Insulin Infusion Improves Neutrophil Function in Diabetic Cardiac Surgery Patients

Anesth Analg. 1999 May;88(5):1011-6. doi: 10.1097/00000539-199905000-00008.


Diabetic patients are at increased risk of wound infection after major surgery, but the effect of perioperative glucose control on postoperative wound infection rates after surgery is uncertain. We tested the effect of an insulin infusion on perioperative neutrophil function in diabetic patients scheduled for coronary artery bypass surgery. Participants (n = 26) were randomly allocated to receive either aggressive insulin therapy (AIT) or standard insulin therapy (SIT) during surgery. Blood was drawn for neutrophil testing before surgery, 1 h after the completion of cardiopulmonary bypass, and on the first postoperative day. Neutrophil phagocytic activity decreased to 75% of baseline activity in the AIT group and to 47% of baseline activity in the SIT group (P < 0.05 between groups). No important differences in neutrophil antibody-dependent cell cytotoxicity were found. This study documents a potentially beneficial effect of continuous insulin therapy in diabetic patients who require major surgery.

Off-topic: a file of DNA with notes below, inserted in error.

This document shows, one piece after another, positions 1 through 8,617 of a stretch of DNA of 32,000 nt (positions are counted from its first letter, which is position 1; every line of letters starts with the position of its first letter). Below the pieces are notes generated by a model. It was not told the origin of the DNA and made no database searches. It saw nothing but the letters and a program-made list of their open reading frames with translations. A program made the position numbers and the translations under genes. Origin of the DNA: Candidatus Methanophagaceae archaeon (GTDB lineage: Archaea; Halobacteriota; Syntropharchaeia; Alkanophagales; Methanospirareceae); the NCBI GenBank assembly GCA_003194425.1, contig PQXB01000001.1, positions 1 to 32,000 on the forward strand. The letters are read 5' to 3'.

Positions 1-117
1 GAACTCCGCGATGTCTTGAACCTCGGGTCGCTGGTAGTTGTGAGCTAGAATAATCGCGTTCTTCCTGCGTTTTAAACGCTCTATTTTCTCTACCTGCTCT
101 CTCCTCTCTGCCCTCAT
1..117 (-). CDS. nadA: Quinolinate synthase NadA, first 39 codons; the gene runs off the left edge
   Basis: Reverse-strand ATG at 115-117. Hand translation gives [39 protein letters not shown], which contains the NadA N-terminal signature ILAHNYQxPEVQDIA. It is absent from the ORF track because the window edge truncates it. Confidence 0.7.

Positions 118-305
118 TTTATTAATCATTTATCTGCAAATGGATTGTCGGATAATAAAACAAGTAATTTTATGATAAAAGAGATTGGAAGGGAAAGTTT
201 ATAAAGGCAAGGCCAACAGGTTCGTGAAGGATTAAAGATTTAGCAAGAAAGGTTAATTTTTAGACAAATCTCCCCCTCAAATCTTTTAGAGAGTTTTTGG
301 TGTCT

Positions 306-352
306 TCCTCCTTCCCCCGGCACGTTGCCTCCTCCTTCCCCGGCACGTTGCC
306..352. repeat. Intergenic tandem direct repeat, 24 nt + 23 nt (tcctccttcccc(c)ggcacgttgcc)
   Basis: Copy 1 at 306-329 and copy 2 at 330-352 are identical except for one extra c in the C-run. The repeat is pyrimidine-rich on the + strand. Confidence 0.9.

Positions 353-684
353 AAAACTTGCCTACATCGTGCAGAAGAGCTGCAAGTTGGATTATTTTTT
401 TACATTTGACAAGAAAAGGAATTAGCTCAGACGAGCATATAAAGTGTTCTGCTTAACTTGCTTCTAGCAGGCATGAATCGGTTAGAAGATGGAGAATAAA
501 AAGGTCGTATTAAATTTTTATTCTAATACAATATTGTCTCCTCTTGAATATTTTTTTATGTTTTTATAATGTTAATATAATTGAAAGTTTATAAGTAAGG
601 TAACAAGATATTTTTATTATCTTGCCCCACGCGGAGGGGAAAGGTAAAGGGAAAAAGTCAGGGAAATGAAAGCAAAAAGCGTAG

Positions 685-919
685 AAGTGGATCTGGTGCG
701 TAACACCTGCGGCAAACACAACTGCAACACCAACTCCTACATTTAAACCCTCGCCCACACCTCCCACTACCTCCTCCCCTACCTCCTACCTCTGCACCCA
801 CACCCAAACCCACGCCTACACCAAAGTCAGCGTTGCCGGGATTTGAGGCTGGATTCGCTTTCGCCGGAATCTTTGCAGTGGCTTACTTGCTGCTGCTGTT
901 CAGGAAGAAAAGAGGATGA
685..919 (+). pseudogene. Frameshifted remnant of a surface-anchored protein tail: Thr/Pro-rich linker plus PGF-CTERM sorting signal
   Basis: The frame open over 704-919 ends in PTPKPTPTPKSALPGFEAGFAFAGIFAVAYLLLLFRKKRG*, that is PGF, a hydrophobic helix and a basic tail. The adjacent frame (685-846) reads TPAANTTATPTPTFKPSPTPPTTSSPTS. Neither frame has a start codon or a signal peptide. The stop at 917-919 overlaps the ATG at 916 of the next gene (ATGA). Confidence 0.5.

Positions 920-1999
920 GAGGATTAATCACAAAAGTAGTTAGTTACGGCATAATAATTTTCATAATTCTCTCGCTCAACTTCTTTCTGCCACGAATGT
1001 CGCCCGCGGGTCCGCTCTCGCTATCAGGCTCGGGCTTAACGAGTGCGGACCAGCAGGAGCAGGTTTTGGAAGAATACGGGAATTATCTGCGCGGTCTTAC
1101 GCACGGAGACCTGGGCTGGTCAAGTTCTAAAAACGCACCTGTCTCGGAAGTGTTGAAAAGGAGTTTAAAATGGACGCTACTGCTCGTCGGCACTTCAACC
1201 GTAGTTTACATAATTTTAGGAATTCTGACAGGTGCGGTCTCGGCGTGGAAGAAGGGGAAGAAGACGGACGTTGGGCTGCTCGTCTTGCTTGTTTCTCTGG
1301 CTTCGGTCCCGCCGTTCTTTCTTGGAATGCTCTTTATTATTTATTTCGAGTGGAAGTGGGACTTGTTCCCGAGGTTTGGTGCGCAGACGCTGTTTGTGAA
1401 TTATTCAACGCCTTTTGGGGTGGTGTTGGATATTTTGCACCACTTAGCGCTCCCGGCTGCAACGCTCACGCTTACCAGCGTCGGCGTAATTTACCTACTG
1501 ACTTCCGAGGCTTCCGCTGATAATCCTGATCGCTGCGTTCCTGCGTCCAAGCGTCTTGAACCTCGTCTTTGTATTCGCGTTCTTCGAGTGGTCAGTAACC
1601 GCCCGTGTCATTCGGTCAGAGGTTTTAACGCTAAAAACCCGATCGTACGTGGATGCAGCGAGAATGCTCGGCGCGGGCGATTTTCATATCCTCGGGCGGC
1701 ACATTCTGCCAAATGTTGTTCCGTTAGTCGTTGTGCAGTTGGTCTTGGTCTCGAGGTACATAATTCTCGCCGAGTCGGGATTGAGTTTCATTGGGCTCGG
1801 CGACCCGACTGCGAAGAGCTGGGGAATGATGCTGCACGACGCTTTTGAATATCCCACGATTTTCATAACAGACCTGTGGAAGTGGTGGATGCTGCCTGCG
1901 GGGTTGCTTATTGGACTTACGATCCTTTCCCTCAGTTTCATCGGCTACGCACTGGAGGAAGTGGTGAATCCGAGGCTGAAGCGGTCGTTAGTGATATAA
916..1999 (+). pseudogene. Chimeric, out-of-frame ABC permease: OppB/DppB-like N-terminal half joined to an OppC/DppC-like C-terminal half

Implications: A continuous insulin infusion and glucose control during surgery improves white cell function in diabetic patients and may increase resistance to infection after surgery.

Publication types

  • Clinical Trial
  • Randomized Controlled Trial
  • Research Support, U.S. Gov't, P.H.S.

MeSH terms

  • Aged
  • Blood Glucose / analysis
  • Coronary Artery Bypass
  • Diabetes Mellitus / immunology*
  • Female
  • Humans
  • Insulin / pharmacology*
  • Male
  • Middle Aged
  • Neutrophils / drug effects*
  • Neutrophils / physiology
  • Phagocytosis / drug effects
  • Prospective Studies


  • Blood Glucose
  • Insulin